Reviews & suggestions for punk rock fans.

Who, What, When, Where, and Why of Max’s Kansas City

Max’s Kansas City, Mickey, & Punk Rock

Max’s Kansas City is another establishment in a long line of environments claimed to have given birth to punk rock. Raised in the late 1960s and filled with the top creative influencers of the era, Max’s Kansas City was a restaurant turned art scene hangout become venue. Its location was perfect for the who’s who of the art world to frolic, thrive, and misbehave. In its final years, it would be one of the top venues in New York City to see some of the most talented musicians the world has ever seen including some punk rock favorites.

Mickey Ruskin was the man who ran Max’s Kansas City when it first opened its doors in December of 1965 at 213 Park Avenue South, between Seventeenth and Eighteenth Street off Union Square. As found in the book High on Rebellion: Inside the Underground at Max’s Kansas City by Yvonne Sewall-Ruskin it can be described as:

“… the longest-running party in history and the home away from home for an influential group of artists, filmmakers, musicians, writers, poets, photographers, models, movie stars, and socialites.”

High on Rebellion: Inside the Underground at Max’s Kansas City by Yvonne Sewall-Ruskin

One aspect of why Max’s Kansas City would appeal to these “influential” people of the time is that Mickey Ruskin would work the door as the gatekeeper of who could come in and who couldn’t. This would be one of Max’s one of its most appealing qualities – exclusivity. Plus, Mickey was one of the first in the industry to give artists credit, allowing them to have tabs to encourage meetings and return visits.

Location is everything, of course, and one of the most important figures, and regular to Max’s Kansas City, would be Andy Warhol who had an office space (The Factory) near the restaurant. Warhol and those in his circle, like Danny Fields (one of the most important figures in the early punk rock scene), flocked to the backroom and created one of the most important scenes in art history. Here’s a quote to give you an idea of the atmosphere within the notorious backroom: 

“… that room was permeated in red. The blood-redness of it. The atmosphere was thick in Max’s. I always used to feel a little bit like I was swimming. It was almost like that sense of chlorine that you feel when you’re in a swimming pool. It was warm, thick feeing – the physical setting of the place, the gray carpeting up the walls, and the blood-redness.”

– Steve Gaines in High on Rebellion: Inside the Underground at Max’s Kansas City by Yvonne Sewall-Ruskin

A baby elephant, sex in the phone booth, a strip-tease game called Showtime, and more crazy shenanigans would all play out in the backroom of Max’s Kansas City. To put it simply, the various participants comprised of misfits and characters could get away with anything they wanted in the perimeters of Max’s Kansas City, which in turn gave them space to flourish as creative individuals. Who were these individuals? Glad you asked. Fran Lebowitz, Jane Fonda, Warren Beatty, William S. Burroughs, Jack Nicholson, Jim Morrison, Alice Cooper, Abbie Hoffman, Jerry Rubin, David Bowie, and Elizabeth Taylor would be some of the household names that hung out in the backroom of Max’s.

By 1969, Max’s Kansas City would open the upstairs to host music. Sam Hood organized the talent at the beginning inviting a range of artists to try out their stuff. Folk, country, and rock all played out on its stage. The artists who got their start there is a jaw-dropping. You have Billy Joel, Alice Cooper, Aerosmith, and Bruce Springsteen who all claim Max’s as where their music career began. OH! And Bob Marley and the Wailers started their United States music career at Max’s.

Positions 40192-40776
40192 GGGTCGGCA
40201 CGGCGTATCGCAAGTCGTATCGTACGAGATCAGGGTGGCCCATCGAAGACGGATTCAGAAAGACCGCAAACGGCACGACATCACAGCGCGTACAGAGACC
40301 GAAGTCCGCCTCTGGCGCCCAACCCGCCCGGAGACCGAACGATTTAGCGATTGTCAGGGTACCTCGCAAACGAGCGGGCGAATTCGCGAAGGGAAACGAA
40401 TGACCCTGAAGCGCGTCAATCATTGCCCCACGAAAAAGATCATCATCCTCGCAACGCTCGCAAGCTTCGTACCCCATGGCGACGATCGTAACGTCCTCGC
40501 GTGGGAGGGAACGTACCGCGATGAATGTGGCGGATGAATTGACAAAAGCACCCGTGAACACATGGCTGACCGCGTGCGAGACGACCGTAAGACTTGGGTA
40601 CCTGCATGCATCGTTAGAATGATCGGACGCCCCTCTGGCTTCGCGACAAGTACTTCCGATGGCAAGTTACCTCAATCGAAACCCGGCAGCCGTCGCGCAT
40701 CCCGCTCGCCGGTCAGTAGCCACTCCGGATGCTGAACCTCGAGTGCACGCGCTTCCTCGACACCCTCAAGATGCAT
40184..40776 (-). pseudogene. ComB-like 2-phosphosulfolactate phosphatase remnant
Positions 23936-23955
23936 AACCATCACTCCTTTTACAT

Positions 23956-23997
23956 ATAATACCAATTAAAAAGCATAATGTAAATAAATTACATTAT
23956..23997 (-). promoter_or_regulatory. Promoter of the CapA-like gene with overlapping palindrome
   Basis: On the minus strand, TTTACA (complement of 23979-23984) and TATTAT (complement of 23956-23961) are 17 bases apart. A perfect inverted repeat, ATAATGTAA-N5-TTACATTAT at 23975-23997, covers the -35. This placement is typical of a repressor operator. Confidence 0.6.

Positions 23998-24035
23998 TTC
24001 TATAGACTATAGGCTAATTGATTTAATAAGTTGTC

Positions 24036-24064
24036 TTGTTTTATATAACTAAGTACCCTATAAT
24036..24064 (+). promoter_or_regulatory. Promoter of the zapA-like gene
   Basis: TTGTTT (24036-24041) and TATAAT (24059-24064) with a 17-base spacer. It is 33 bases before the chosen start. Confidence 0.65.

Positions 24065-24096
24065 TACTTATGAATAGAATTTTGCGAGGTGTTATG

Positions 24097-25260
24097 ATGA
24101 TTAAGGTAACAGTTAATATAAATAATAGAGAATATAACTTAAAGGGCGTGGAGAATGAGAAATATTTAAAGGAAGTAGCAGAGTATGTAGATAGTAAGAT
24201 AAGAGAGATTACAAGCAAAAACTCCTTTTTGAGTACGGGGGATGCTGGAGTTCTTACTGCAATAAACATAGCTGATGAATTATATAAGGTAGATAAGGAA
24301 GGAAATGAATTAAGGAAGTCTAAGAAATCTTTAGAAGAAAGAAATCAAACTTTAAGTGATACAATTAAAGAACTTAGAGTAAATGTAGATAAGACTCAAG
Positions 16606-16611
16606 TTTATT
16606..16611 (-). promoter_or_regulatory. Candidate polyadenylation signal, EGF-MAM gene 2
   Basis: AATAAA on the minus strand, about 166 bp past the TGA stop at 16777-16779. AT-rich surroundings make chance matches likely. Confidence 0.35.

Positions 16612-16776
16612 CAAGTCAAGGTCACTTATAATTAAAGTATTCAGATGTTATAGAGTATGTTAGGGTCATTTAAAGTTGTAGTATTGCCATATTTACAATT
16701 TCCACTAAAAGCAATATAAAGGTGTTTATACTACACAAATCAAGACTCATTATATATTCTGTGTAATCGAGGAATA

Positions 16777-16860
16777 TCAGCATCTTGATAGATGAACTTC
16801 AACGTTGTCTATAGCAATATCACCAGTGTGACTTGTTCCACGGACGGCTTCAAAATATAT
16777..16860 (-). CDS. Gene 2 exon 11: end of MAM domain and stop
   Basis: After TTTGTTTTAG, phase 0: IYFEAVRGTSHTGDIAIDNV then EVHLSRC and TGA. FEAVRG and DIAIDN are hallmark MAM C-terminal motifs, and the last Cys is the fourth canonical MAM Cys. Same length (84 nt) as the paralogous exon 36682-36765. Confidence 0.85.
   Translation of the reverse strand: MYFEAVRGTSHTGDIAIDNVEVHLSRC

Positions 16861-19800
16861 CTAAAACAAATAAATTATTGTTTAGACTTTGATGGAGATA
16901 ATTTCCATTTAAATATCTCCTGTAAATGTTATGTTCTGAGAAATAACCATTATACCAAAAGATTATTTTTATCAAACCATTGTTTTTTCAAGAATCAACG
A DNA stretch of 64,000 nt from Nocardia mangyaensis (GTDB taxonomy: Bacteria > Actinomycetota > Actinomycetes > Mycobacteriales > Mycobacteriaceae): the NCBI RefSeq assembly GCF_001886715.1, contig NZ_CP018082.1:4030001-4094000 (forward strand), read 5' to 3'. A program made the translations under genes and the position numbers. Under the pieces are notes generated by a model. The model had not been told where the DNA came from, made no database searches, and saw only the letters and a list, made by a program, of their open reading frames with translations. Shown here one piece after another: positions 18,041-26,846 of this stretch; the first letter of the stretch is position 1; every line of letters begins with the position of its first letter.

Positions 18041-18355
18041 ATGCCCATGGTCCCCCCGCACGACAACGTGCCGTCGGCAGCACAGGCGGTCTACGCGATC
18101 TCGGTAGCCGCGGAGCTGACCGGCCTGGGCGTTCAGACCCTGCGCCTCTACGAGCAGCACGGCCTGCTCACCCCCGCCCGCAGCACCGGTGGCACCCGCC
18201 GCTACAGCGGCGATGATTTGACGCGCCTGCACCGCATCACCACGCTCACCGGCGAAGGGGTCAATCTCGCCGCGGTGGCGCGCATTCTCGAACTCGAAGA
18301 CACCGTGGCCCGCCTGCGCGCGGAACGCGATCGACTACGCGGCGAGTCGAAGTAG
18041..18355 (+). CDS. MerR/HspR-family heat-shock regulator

But that’s not why you’re here. You see, before there was CBGBs, Max’s Kansas City was the initial venue in New York that lit the fuse for punk to explode. Velvet Underground held a residency upstairs at Max’s. Plus, acts like the MC5, the New York Dolls, Patti Smith Group, and a glass-cut Iggy Pop all helped spread madness to various people around the city inspiring them to think – if they can, why not I? Thus allowing places like CBGBs to house up-and-comers when it opened its doors in 1973.

By 1974, Mickey Ruskin begins to want out of Max’s Kansas City. And by 1975, Mickey declares bankruptcy allowing Tommy Dean to take over. Under new leadership, Peter Crowly would take over booking bands for the upstairs. Cherry Vanilla, Wayne County & the Electric Chairs, Ruby and the Rednecks, The Offs, Suicide, the Mumps, the Ramones, Blondie, Television, the Dictators, the Cramps, Mink DeVille, Misfits, The B-52’s, and many – many more would all be booked by Peter. And that’s why Max’s is considered the birthplace of punk, simply because it was one of the first venues to inspire and house the talented bands who initiated the genre. 

Unfortunately despite Tommy Dean’s experiences as a restaurateur in New Jersey, Max’s Kansas City was never the same once Mickey Ruskin stepped to the side. The upstairs thrived, but the art scene that was created and ultimately made Max’s, Max’s filtered out and never formed again. By 1981, Max’s would close its doors having Bad Brains perform its final show. I can only imagine a final night filled with mayhem ensued for the legendary restaurant turned venue, especially with Bad Brains at the helm.

Related Posts:

Discover more from

Subscribe now to keep reading and get access to the full archive.

Continue reading